At its 88th session (2009), the Governing Council entrusted the Secretariat with the preparation of a detailed feasibility study focusing on gaps in liability resulting from the malfunctioning of satellite-based navigation systems. The findings of that study were that

  • none of the current international rules governing liability for space activities apply to third party liability; and that
  • special liability regimes established by the various international conventions on the carriage of goods or persons have numerous gaps.

Thus,

  • none of the carriage Conventions would apply as such to GNSS failure;
  • existing regimes can present gaps in protection;
  • a number of accidents provoked by GNSS failure or malfunction could fall outside the scope of application of the existing instruments;
  • the transport operator maintains a right of recourse in respect of the GNSS signal provider; and
  • all the instruments provide for a limitation of compensation, leading plaintiffs to potentially be induced to address the GNSS provider directly in order to obtain higher compensation.

In particular:

  • a) it is not entirely clear to what extent a carrier may be exempt from liability for damage ultimately attributable to GNSS failure;
  • b) it is not entirely clear to what extent a claimant that has been compensated within the limits of an existing Convention may sue the provider of a GNSS signal for the amount not compensated by the carrier; and
  • c) it is not entirely clear, in either case, whether the insurer (cargo or carrier) may have direct course of action against the signal provider.

Furthermore,

  • there may be instances of liability that are left uncovered, leading potentially to either

– unlimited liability or no liability at all,

– whilst in other instances liability would be limited to a set amount and no further compensation could be directly or indirectly obtained.

A new instrument on GNSS-related liability could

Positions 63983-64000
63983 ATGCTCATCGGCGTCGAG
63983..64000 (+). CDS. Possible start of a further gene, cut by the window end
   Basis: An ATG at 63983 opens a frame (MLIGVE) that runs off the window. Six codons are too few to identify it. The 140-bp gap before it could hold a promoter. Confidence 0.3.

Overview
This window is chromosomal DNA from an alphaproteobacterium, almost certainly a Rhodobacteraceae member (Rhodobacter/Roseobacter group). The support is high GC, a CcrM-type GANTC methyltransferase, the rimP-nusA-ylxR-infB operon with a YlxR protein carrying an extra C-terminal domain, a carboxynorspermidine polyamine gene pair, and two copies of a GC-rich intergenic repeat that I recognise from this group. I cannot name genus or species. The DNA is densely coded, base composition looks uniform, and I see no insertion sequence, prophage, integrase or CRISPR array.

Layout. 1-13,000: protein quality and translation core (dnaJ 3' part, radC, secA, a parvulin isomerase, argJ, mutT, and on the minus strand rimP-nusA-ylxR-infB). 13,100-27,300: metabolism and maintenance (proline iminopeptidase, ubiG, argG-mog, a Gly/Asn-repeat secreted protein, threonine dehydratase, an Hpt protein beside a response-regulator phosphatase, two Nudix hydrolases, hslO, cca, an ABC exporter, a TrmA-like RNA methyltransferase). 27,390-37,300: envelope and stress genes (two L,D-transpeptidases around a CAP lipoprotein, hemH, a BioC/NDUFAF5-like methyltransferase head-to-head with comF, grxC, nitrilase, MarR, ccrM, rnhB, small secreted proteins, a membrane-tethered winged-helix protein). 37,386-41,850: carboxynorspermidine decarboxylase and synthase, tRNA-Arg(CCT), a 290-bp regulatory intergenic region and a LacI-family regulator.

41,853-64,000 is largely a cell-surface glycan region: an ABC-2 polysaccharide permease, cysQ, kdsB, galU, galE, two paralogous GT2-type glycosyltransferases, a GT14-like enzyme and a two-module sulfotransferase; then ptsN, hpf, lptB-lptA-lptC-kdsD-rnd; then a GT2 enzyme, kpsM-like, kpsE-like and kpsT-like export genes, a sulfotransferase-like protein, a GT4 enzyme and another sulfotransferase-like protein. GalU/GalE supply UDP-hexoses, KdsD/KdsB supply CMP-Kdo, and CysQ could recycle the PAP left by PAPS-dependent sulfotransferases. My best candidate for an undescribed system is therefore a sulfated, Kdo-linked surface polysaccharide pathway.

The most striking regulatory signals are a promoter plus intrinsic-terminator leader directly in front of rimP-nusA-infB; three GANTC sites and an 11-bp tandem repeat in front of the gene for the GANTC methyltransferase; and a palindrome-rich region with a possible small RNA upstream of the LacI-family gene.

• either be superimposed on the existing instruments; or
  • be a supplement to those Conventions for the amount of damage that exceeds their respective liability limits; or
  • be conceived to co-exist with the current carriage Conventions.

Possible Approaches

 

Three possible approaches have been identified by the proponents of the project:

  • A STRICT APPROACH,

– which considers that the current liability regime under domestic law adequately addresses GNSS liability issues; and

– that the development of a universal liability system is neither feasible nor desirable;

  • A BROAD APPROACH,

– which considers that a universal liability system or convention should be worked out; and

  • A MIDDLE GROUND APPROACH,

– which proposes a contractual approach accompanied by a framework agreement containing some uniform rules, including rules on liability;

– in this context some feel common rules should be mandatory for all parties concerned; while

– others lean towards mere recommendations.

Meetings

In the course of the preliminary work conducted so far, the UNIDROIT Secretariat has organised a series of informal meetings:

1) An Informal consultation meeting on “Third Party Liability For Global Navigation Satellite Systems (GNSS) Services” was held on 22 October 2010. The purpose of that meeting was to assess the possible interest in the preparation of an international instrument on third party liability for GNSS Services. The meeting was attended by representatives of the Governments of China, the Czech Republic, Germany, Italy, the Russian Federation, the United States of America, and the Commission of the European Union, as well as by academics and members of the international space communities.

The participants discussed in particular whether an international instrument might, following the example of most liability instruments, set a liability limit which would also help the insurability of satellite activities and cover aspects such as liability channelling, provision for supplementary compensation to guarantee satisfactory recovery of losses and provide criteria for identifying the competent jurisdiction. Whilst expressing differing views on the topic, notably by reason of the legal and political complexities involved, the participants conveyed their general interest in continuing consultations.

The presentations included:
Reflections on the Legal Framework for TPL for GNSS (Prof. Dr. Lesley Jane Smith, LL.M., Leuphana Universität Lüneburg,Weber-Steinhaus & Smith, Bremen) ;